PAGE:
For suppliers of Ayurvedic blends see ‘Useful products’.
Lesley reports on how oils have benefited her hair:
‘My hair is fine and straight and I have it highlighted regularly. It is prone to be dry, flat and flyaway and can look dull and lifeless, even after using commercial conditioners. My Indian Head Massage training was a lifeline for my hair as it introduced me to the benefits of using oils. I use an Ayurvedic blend containing coconut oil, henna, amla and lemon – it has a fantastic aroma. I warm the oil and massage it well into my scalp, run it through the ends and leave it for on for an hour, or sometimes overnight. After use my hair looks thicker, bouncy, shiny and smooth and feels fabulous to touch.
I thoroughly recommend using oils to promote healthy hair.’
Applying oils to the scalp
‘Shiro Abhyanga’ is the name given to Ayurvedic head massage and includes the application of oils according to constitutional type as well as working on marma points of the head.
Ultimate Guide for Using Essential Oils for Massage Therapy Photo Gallery
Oils like sesame, almond and olive are beneficial for treating the hyperactivity and dryness of excess vata. Spicy oils such as mustard are heating in nature and help balance kapha; sesame oil is also beneficial in small amounts. Oils that are cooling in nature, such as coconut, balance excess pitta.
Oil is normally applied to three spots on the head and then spread over the scalp using various massage strokes.
1 The fontanelle (adhipati marma – the soft spot on an infant’s head), located eight finger-widths (of person being treated) above the third-eye, is the first spot. This is a most important marma point, governing prana of the entire body. Oil is poured here while making small circular movements with fingertips of the other hand.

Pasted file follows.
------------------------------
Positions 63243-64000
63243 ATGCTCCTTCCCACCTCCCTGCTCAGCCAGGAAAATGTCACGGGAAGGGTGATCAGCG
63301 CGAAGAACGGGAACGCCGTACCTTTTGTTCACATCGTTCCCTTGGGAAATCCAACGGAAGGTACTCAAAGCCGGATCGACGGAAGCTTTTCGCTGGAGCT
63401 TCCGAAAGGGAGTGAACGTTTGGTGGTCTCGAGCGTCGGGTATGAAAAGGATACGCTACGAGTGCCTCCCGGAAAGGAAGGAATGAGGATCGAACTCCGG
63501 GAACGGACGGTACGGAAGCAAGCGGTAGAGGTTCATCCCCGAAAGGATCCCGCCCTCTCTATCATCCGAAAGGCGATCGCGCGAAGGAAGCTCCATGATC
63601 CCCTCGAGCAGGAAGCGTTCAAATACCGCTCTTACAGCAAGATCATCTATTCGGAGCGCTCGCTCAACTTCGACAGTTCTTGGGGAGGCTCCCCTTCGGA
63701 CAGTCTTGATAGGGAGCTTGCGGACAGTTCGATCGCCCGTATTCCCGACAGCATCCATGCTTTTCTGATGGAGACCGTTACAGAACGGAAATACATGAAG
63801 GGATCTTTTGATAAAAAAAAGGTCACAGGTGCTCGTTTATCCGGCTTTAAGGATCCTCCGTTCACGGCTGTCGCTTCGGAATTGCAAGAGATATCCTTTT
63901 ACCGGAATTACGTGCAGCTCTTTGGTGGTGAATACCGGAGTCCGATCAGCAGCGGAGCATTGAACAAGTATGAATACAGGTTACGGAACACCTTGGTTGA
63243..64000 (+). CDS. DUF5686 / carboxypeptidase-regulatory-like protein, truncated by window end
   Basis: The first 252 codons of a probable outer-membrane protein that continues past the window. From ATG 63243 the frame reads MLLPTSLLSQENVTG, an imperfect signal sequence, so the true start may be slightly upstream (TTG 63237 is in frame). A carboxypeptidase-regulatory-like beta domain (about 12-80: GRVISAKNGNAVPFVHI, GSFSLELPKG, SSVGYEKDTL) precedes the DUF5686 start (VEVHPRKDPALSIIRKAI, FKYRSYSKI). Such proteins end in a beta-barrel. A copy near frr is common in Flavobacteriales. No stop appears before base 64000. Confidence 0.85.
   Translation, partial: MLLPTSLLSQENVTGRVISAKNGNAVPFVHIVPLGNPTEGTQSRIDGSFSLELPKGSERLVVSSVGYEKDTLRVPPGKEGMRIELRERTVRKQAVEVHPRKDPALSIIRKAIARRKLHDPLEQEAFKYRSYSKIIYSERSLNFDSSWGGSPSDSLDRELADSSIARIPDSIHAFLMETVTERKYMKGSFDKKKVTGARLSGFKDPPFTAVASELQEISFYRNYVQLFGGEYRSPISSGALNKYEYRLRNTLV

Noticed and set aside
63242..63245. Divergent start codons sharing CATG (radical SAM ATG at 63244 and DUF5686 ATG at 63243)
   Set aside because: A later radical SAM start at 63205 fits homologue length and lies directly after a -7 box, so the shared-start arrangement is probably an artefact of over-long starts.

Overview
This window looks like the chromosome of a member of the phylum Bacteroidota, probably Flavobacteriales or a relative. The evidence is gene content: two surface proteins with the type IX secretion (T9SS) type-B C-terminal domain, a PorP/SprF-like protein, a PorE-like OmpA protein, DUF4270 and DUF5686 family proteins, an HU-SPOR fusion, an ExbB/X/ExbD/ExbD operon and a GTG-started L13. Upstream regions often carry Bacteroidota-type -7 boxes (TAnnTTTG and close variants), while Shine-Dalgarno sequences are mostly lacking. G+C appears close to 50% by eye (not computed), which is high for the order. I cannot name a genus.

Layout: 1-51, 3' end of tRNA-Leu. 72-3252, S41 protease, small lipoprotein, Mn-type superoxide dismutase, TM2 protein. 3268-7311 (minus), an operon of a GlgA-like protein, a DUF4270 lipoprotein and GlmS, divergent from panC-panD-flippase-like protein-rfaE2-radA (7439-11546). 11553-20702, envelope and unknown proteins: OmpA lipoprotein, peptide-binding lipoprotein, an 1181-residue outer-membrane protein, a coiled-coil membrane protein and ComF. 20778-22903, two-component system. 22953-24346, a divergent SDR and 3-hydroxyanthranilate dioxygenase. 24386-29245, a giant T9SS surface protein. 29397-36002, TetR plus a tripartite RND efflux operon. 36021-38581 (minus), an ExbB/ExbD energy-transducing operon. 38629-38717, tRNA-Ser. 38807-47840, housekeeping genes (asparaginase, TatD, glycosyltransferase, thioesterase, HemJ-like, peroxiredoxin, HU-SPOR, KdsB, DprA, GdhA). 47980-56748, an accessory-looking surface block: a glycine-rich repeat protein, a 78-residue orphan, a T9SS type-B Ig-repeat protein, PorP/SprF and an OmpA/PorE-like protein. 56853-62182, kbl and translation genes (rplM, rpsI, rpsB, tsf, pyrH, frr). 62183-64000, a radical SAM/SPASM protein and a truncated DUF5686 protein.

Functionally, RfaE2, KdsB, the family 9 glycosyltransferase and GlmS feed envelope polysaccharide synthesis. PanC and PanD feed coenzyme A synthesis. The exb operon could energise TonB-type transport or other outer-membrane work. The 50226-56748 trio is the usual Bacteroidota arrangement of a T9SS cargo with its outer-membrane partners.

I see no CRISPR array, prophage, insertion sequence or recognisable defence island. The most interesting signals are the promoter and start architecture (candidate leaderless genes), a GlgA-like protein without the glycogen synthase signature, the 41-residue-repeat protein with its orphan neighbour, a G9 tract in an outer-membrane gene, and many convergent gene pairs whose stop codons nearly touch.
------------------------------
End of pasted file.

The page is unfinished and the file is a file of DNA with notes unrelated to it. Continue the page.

2 The circular area on the crown is the second spot. A most important nadi (energy channel) called ‘sushumna’ which originates in the first chakra terminates
First spot on scalp where oil is applied
Second spot on scalp where oil is applied here. Even Hindus who shave their heads don’t shave this area but twist and knot the hairs to stimulate fine capillaries in the roots and improve the flow of prana.
Third spot on scalp where oil is applied
3 The third spot is where the neck meets the skull, either side of the last two palpable vertebrae, between two important marmas called ‘krikatika’. With the head forward, oil is applied here using small circular movements.
Once the oil has been applied, ‘shampoo’ the scalp thoroughly and then apply a range of scalp massage movements of your (or your client’s) choice. (See also Chapter 6 for an explanation of the terms and a detailed routine.) Use tabla, light hacking or champi to stimulate the circulatory and nervous systems. Take the head between your palms and apply pressure all around. Finish by laying your hands lightly on top of the head, taking three deep breaths and sweeping down the sides of the head.
Remember to use a towel around the shoulders to avoid staining clothing
Start with a teaspoon of oil on each spot -you may need a little more if the hair is long and very thick.
Leave oil on for a couple of hours or overnight if possible – place a towel over the pillow to avoid staining.
To remove oil easily, massage a small amount of shampoo through the hair before adding water. This emulsifies the oil, which then washes out with ease.
You can provide oil for clients to use at home.
You can also massage your own scalp using oils to suit your skin type. Apply the oil as above and massage thoroughly, using your favourite Indian Head Massage strokes.